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#1




four wheel weight transfer
Gregor Veble > wrote in message >...
> If you ever tried to ballance any four legged table you should know that > its legs NEVER carry the same ammount of weight, no matter what stuff > you try to squeeze underneath the leg hanging in the air Unless the table is on carpet! Mine is on carpet, which makes it look as though all legs are carrying equal weight. But, I suppose this is a bit like having suspension. Yes, I see now  a proper model of suspension is what is needed to model weight transfer  only, this is a fair bit more complicated than I anticipated. It seems to me that the chassis must actually be able to pitch and roll which means that the suspension is not fixed at 90 degrees to the chassis. Is this right? In any case, I am not going to try to model this for now. It's for a 2d game  so all that detail would be wasted. But isn't there an aproximate way of working out weight transfer from the tyre forces? On the other hand, perhaps it's not worth doing at all if not done properly... Ruben 
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#2




Hello!
Ruben wrote: > > Unless the table is on carpet! Mine is on carpet, which makes it look > as though all legs are carrying equal weight. But, I suppose this is a > bit like having suspension. Yup, as others have said, only with a suspension which has much more give than the irregularities in the ground can you expect something close to a uniform weight distribution. > > Yes, I see now  a proper model of suspension is what is needed to > model weight transfer  only, this is a fair bit more complicated than > I anticipated. It seems to me that the chassis must actually be able > to pitch and roll which means that the suspension is not fixed at 90 > degrees to the chassis. Is this right? > Yeah, pitch and roll is needed in order to compress the springs/dampers, which in turn provide the load on the wheels (and vice versa, as Sir Isaac tells you). But, with stronger springs the pitching and rolling is vastly reduced. It is the relative spring stifnesses that matter in individual load transfer, not their actual magnitude as long as the road is sufficiently flat. The way the suspension works is then really dependant on what sort of suspension you're dealing with. You can simplify the system a lot, though, by thinking about the contact point of the tyre moving up and down relative to the chassis, and from the position and velocity of that contact point relative to the chassis you get the reaction force for both the spring and the damper, and that will already give really nice, plausible results. > In any case, I am not going to try to model this for now. It's for a > 2d game  so all that detail would be wasted. But isn't there an > aproximate way of working out weight transfer from the tyre forces? On > the other hand, perhaps it's not worth doing at all if not done > properly... > Since you mention you will be dealing with a 2D game, what one can say something about is the transfer between left and right side of the car and the same for front and back transfer, but only for the total transfer in each direction, not the individual wheel loads. For the forward/backward total transfer, you have to assume that the car is quasi stationary with respect to pitching (no rotating accelerations). Then the sum of the torques originating from the loads on the front and the rear wheels as well as the torques originating from the longitudinal forces must be 0 with respect to the c.o.g. One must also make the wheel loads match the force of gravity and the mass*vertical acceleration, while the longitudinal forces should provide longitudinal acceleration. From these equations you can determine the total front and rear loads. The same can be done for the left/right transfer, but again only for the total one, not load on individual wheels. But still, IMHO the code that calculates things from first principle (which is rigid body rotations and springs/dampers) will be much simpler and will look much more natural, too. Cheers, Gregor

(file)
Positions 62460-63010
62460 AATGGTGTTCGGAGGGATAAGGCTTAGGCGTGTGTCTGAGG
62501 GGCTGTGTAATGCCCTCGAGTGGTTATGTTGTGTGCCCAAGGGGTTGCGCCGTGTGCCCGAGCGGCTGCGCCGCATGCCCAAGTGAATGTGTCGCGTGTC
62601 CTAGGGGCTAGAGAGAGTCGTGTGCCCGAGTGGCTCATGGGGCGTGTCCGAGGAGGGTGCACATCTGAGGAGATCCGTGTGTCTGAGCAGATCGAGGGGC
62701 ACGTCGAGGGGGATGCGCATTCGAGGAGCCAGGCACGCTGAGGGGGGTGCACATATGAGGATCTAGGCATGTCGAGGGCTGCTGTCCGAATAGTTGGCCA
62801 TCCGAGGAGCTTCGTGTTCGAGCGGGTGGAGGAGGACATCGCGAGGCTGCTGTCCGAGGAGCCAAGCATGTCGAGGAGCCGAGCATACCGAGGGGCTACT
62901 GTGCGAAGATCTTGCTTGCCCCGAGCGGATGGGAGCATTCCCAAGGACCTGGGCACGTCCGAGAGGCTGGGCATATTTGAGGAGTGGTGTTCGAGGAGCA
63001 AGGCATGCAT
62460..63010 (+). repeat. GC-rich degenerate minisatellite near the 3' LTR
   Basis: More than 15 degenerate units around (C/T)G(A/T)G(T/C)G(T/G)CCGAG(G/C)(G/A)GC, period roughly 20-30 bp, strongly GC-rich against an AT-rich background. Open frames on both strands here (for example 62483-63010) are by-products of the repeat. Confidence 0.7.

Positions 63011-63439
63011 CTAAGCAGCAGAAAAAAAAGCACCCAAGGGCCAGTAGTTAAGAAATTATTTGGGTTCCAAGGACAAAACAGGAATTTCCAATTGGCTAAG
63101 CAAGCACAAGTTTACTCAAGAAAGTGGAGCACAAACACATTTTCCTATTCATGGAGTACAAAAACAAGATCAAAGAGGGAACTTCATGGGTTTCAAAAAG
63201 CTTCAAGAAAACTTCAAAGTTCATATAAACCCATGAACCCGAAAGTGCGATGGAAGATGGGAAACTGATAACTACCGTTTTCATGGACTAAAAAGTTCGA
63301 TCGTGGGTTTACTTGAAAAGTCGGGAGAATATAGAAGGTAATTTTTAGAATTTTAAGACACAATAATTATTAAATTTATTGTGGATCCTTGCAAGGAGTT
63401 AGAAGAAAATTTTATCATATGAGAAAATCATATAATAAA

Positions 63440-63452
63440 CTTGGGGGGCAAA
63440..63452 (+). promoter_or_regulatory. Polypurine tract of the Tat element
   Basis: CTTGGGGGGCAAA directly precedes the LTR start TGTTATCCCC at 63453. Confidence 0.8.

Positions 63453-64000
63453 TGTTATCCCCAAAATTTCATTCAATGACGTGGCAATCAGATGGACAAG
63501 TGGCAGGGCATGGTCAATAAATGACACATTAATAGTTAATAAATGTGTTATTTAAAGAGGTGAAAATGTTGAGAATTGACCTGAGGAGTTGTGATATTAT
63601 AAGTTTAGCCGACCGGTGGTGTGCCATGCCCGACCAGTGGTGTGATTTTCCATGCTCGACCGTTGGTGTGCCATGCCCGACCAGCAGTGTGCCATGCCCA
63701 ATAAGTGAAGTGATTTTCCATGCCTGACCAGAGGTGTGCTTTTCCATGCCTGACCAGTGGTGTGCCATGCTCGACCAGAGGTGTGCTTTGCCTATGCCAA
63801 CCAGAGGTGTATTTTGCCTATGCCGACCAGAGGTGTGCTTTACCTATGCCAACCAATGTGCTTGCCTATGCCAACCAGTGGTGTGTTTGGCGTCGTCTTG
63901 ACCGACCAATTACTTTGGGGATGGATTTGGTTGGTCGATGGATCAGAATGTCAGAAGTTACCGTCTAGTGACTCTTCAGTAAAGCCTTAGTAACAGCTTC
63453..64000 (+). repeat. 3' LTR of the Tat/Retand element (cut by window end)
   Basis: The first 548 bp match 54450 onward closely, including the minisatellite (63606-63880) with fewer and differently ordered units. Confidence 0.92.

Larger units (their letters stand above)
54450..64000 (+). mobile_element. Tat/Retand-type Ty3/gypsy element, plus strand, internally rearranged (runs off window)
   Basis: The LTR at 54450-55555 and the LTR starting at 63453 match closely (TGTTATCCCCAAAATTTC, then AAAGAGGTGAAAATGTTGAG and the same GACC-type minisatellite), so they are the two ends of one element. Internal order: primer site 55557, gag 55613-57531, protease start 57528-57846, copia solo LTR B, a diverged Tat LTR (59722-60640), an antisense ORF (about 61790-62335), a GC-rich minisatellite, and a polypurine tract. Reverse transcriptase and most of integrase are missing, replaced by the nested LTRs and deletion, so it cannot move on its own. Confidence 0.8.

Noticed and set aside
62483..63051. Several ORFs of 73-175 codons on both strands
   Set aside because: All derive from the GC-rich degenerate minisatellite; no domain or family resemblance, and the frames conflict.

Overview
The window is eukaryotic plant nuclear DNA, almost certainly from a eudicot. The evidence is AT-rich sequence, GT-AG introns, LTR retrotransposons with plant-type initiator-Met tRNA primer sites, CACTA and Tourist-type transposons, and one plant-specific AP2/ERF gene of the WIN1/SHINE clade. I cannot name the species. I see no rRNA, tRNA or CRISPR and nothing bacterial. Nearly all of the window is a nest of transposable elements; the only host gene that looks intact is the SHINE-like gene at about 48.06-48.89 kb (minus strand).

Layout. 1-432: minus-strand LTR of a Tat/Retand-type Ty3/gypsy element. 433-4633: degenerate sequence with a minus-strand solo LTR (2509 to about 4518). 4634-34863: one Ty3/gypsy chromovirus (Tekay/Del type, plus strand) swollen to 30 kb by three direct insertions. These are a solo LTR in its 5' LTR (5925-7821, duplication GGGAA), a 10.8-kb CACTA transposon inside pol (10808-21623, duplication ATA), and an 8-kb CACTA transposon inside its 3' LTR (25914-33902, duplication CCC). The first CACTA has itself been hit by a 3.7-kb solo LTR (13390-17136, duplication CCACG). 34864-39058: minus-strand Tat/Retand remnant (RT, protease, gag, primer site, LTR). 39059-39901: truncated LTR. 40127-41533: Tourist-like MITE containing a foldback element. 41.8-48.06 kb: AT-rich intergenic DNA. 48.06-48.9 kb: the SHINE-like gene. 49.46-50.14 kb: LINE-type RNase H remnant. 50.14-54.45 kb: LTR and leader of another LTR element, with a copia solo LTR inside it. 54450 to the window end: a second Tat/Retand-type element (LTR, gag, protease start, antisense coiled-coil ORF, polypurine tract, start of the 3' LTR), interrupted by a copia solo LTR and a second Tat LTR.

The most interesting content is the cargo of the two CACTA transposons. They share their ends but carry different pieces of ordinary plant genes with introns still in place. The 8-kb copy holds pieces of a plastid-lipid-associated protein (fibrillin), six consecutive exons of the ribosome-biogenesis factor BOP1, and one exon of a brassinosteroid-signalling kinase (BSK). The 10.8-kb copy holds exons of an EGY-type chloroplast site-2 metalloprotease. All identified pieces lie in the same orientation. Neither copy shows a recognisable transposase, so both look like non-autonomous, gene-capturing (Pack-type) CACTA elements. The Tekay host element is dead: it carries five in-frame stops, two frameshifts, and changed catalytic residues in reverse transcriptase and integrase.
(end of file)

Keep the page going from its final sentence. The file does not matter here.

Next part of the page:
#3